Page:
Toy Story (1995)
Director: John Lasseter
Actors: Tom Hanks, Tim Allen, Don Rickles
Synopsis: Woody (Tom Hanks) is a toy cowboy belonging to a young child, Andy. Woody is the nominal leader of the boy’s other toys when ever Andy is out of the room. For Andy’s birthday, he gets given a toy astronaut, Buzz Lightyear (Tim Allen) – who refuses to believe he’s merely a toy, and soon Woody and Buzz are forced to team up to return themselves to Andy’s toy collection when they get lost out on a trip to a pizza restaurant.
Review: OK, so I may be almost twenty years late to the party, but what the heck – here’s my two pennies’ worth on Toy Story – “the film that launched a thousand animated pictures” and turned Pixar into a household name.
Obviously being the world’s first feature-length digital animation film, its historical and technological significance have become the prime auspices through which to view the film – and in that sense, I’m marginally agnostic. Adding extra-dimensionality and sensory layers to the film’s surface obviously creates something spectacular and visceral (particularly relevant to its largely young, tactile target audience), although I lament that its huge financial and critical success led to a near-systematic jettisoning of classical hand-drawn animation from the Hollywood slate from this point on.
Where I will side with the good press on the film is in its inventive commentary on its own fantasy/artifice subject matter. Some of the most important films and filmmakers concern themselves with the thematisation of their own ‘apparatus’ (take the great Michael Haneke for example whose serious arthouse works always in some way deconstruct spectator theory). Having Woody and Buzz as polar opposites of the whole reality/fantasy spectrum really works (Woody is toy who subscribes totally to the hegemony of humans, where as Buzz believes that his superstar get-up is reality in its own right, not just a vehicle for a boy’s own fancy – until the illusion is heartbreakingly ended in a startlingly intelligent Lacanian moment where Buzz catches the TV screen advertising his own figure). All great animated films (certainly those aimed at youngsters) seem to subtly lament the transience of the magic of childhood, and Toy Story certainly fits in that lineage – although its ultra-polished sheen, and its neat, three-act ‘chase’ structure is a tad too industrial for my liking. (September 2014)
The Guard (2011)
Director: John Michael McDonagh
Actors: Brendan Gleeson, Don Cheadle, Liam Cunningham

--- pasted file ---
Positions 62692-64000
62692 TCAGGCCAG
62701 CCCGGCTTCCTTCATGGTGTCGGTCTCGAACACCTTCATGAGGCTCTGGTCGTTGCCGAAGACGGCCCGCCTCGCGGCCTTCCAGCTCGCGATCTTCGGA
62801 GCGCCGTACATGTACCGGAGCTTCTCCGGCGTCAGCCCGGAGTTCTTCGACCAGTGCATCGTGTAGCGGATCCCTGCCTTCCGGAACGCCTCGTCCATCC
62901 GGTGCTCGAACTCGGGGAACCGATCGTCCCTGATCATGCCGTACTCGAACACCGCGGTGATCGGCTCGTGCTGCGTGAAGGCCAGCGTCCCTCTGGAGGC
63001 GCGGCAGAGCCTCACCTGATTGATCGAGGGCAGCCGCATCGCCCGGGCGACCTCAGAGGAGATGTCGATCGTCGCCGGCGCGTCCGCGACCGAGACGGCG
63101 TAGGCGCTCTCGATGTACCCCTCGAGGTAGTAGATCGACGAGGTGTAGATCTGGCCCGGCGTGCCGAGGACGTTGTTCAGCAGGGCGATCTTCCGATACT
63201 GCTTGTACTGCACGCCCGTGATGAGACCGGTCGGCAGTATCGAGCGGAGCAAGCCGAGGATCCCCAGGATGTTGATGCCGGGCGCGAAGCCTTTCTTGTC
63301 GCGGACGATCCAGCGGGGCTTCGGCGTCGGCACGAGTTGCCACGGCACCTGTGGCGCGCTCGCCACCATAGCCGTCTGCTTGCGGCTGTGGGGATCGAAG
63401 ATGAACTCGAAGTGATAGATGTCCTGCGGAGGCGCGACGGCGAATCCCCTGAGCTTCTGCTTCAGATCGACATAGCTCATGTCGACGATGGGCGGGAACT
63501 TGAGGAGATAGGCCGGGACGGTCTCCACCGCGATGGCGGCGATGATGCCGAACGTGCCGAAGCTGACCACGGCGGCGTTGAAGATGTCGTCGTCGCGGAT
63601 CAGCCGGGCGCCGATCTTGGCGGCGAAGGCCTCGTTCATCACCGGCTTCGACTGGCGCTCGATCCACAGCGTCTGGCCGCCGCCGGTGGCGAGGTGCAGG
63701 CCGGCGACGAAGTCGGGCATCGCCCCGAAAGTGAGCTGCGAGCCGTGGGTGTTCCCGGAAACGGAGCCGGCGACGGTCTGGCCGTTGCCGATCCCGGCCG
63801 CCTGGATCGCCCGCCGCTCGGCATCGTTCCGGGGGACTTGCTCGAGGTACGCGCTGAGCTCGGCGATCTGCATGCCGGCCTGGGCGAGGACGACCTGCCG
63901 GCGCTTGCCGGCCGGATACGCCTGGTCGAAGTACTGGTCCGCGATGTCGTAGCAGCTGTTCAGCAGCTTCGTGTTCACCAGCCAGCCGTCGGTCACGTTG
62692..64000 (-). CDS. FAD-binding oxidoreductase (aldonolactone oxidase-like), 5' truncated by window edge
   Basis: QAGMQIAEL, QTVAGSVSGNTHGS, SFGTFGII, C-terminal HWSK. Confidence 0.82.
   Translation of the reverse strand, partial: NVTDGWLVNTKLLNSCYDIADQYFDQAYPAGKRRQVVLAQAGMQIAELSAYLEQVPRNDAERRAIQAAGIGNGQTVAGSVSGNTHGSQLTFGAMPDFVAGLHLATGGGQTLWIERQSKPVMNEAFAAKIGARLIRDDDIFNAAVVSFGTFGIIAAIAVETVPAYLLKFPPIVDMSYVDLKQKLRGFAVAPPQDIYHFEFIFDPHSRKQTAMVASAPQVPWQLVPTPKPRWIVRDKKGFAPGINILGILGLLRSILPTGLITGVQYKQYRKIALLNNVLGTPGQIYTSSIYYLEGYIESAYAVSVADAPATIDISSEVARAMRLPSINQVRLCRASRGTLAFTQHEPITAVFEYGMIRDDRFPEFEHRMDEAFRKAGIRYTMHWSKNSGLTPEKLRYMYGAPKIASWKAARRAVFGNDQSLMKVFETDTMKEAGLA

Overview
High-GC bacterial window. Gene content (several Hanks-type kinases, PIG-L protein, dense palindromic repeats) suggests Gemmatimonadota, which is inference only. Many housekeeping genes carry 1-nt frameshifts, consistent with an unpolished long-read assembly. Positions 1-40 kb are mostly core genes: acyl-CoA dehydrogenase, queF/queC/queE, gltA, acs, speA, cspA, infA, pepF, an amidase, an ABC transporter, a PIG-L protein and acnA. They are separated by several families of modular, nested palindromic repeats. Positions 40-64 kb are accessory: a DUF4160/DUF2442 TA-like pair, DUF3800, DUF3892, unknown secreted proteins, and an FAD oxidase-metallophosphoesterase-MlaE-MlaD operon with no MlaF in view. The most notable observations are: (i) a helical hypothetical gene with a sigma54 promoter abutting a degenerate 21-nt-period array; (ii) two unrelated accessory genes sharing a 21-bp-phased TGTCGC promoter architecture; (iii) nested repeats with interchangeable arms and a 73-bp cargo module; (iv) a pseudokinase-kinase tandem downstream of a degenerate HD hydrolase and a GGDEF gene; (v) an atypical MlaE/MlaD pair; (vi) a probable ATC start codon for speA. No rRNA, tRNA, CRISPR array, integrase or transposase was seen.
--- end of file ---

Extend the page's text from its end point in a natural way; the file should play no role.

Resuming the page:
Synopsis: Co. Galway copper Gerry Boyle (Brendan Gleeson), finds his regular working-life turned upside down when murders and a huge international drug deal come to his sleepy corner of Ireland. Boyle begrudgingly works with FBI agent Wendell Everett (Don Cheadle) to get to the bottom of the conspiracy….
Review: The Guard comes very much in the lineage of the work of John Michael McDonagh’s brother Martin, and his brand of scabrous, witty genre pastiches (think In Bruges and Seven Psychopaths). While hardly covering new ground or offering up any surprises, it’s hard to deny The Guard’s simple unpretentious aim to provide a right good rollocking laugh, and standing right at the centre of all that is good about the film is the solid, genial presence of Brendan Gleeson in the lead role. It’s hard to recall a more utterly assured, concentrically-rounded comic character performance of recent years in the cinema.
What’s so effective about The Guard is how on the one hand it has just enough of a narrative trajectory to keep it from feeling entirely like a sketch-show, but never at any point are we allowed to forget the simple artifice and general air of bemused irreverence as a classic Hollywood-style cop scenario descends into the unlikely environs and canvas of western Ireland. It’s probably the silliness of it all that I like the most, particularly the moment where Liam Cunningham’s key drug kingpin threatens Gleeson’s cop in a garish American diner, leaving Gleeson seemingly fraught with his head in his hands, only for him to reveal he’s suffering from nothing worse than an ice cream headache! It’s stupid, there’s no real conceit there – yet somehow it’s an exquisite gag. Special mention also to the great Mark Strong – who turns in a lovely performance as a world-weary, inquisitive and uncommonly philosophical London thug. (September 2014)
American Beauty (1999)
Director: Sam Mendes
Actors: Kevin Spacey, Annette Bening, Wes Bentley
Synopsis: Lester Burnham (Kevin Spacey), a forty-something family man, acts out a subversive ‘awakening’ as rebellion against the sterility of his office job and suburban lifestyle in general. This rebellion plays out against the backdrop of the troubled internal lives of the many family members, friends and neighbours around him….
Review: It’s always an interesting process to go back and reappraise highly garlanded films, and to attempt to assess their true value away from the hyperbole and potentially unreliable swell of critical consensus that envelops these works on their release.
American Beauty is such a phenomenon – sweeping the boards during its awards season run in early 2000, yet rarely mentioned now as any type of enduring classic of American cinema. Very loosely, I see American Beauty as a work of two polar effects. It’s underrated as a visual work and a valid form of technical, studied, theatrical cinema, yet arguably overrated (not poor per se, just relatively unrevelatory) in its deconstruction of the ethos of so many things that underpin ‘American’ socio-culture – the valorisation of Capital values and the chronic dysfunction of home/family/community institutions.